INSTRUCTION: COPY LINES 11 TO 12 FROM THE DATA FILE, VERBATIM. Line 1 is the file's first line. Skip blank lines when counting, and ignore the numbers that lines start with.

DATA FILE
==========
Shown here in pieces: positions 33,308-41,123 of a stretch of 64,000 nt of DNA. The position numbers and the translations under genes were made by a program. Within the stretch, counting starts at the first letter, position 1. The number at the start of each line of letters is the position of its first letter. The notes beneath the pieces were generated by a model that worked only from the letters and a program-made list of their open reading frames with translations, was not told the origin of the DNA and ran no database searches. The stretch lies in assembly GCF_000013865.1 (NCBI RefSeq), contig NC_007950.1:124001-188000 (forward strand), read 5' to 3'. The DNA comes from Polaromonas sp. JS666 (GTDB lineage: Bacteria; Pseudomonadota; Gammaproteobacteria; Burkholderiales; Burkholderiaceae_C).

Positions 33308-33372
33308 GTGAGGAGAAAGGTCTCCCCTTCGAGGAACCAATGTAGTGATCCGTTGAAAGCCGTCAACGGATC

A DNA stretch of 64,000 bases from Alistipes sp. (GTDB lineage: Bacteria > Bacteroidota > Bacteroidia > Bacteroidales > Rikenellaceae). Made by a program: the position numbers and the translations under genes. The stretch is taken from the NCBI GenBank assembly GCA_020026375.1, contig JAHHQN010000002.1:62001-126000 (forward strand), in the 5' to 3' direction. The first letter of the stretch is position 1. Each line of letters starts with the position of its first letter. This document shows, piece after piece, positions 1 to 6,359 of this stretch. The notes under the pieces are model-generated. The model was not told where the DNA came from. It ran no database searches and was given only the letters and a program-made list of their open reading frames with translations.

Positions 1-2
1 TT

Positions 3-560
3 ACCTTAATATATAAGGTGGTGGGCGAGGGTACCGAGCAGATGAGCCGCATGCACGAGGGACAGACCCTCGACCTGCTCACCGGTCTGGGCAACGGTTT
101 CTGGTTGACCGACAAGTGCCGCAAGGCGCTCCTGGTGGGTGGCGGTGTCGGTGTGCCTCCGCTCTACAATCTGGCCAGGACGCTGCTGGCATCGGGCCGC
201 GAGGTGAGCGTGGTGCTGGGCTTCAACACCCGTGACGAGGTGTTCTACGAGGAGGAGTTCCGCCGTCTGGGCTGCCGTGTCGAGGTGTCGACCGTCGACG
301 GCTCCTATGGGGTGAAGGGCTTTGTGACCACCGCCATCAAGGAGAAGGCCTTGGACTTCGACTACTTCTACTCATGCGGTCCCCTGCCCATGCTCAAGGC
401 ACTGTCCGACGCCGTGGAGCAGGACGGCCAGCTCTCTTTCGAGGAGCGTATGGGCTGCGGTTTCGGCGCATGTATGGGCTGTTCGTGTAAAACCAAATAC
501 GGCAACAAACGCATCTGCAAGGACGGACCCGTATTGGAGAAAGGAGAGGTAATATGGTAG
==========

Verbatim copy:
301 GCTCCTATGGGGTGAAGGGCTTTGTGACCACCGCCATCAAGGAGAAGGCCTTGGACTTCGACTACTTCTACTCATGCGGTCCCCTGCCCATGCTCAAGGC
401 ACTGTCCGACGCCGTGGAGCAGGACGGCCAGCTCTCTTTCGAGGAGCGTATGGGCTGCGGTTTCGGCGCATGTATGGGCTGTTCGTGTAAAACCAAATAC